So you're working away on a branch of your project in SVN, and you need to switch to a different branch. svn switch does exactly that, but there's a catch. Say your repository has a top level with a README and CLI scripts and whatnot. But you've been hacking away in the src/ folder because that's where all the real code is. And you carelessly type svn switch svn://myrepo/branches/other_branch while your working directory is src/. What you should have typed was svn switch svn://myrepo/branches/other_branch/src - notice the subtle but important difference there.
As soon as you hit Enter, you've screwed the pooch. Remember, SVN doesn't know about branches - it just thinks they're all folders. So what you've done is tell it to switch the working directory, src/, to the top level directory of some other branch. It's going to delete everything in your folder and start checking out the whole root directory into your working directory. It's going to make a mess, then yell at you about conflicts and slotting and mismatches and you're probably going to end up getting frustrated and running rm -r on the whole folder. If there's a graceful way to recover from this mistake, I have yet to find it. I've done this enough times that I usually realize my mistake as soon as the first message pops up, and I often mash Ctrl-C in hopes of preventing further damage, but honestly I think that makes it worse.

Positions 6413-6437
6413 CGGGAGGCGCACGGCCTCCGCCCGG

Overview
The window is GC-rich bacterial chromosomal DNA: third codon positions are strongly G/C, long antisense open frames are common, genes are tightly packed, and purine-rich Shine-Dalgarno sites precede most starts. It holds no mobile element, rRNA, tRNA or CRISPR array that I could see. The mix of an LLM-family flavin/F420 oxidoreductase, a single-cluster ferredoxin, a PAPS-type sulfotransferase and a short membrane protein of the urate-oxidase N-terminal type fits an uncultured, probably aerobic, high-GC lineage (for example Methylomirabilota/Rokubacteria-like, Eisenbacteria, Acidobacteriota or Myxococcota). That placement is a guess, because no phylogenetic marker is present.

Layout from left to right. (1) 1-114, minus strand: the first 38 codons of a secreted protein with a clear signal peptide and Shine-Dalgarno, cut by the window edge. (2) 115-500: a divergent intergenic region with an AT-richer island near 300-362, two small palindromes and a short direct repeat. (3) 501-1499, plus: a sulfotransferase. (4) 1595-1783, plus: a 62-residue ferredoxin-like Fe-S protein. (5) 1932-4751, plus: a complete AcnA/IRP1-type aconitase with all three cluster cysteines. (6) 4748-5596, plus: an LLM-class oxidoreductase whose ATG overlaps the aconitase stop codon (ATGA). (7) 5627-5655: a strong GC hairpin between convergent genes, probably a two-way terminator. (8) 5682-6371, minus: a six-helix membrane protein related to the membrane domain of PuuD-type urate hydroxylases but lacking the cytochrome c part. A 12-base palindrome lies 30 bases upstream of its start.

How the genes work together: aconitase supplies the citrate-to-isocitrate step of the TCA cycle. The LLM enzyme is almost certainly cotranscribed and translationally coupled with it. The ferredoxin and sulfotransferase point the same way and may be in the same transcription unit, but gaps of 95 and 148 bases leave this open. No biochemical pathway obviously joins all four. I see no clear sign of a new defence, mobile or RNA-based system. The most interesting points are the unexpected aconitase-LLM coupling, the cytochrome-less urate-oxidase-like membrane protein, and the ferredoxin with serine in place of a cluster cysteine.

After making this mistake for about the fiftieth time yesterday, I finally decided it would be in my best interest to protect me from myself, and so I wrote a bash script. It checks the directory (relative to the root of the branch) that you're asking to switch to against your current directory and won't let you continue if it thinks you're about to screw something up.
This script assumes that your repository follows the standard SVN repo format - your code should be in trunk or branches/branchname. And it assumes you're going to run svn switch on your current working directory - I didn't write any support for more than one argument.
Because of the nature of SVN commands, we have to wrap svn and just pass arguments for the other commands through untouched. Shawn Parker gets credit for the original inspiration. You'll need to put the below code in a file and make it executable. Then edit your .bashrc to add the following line: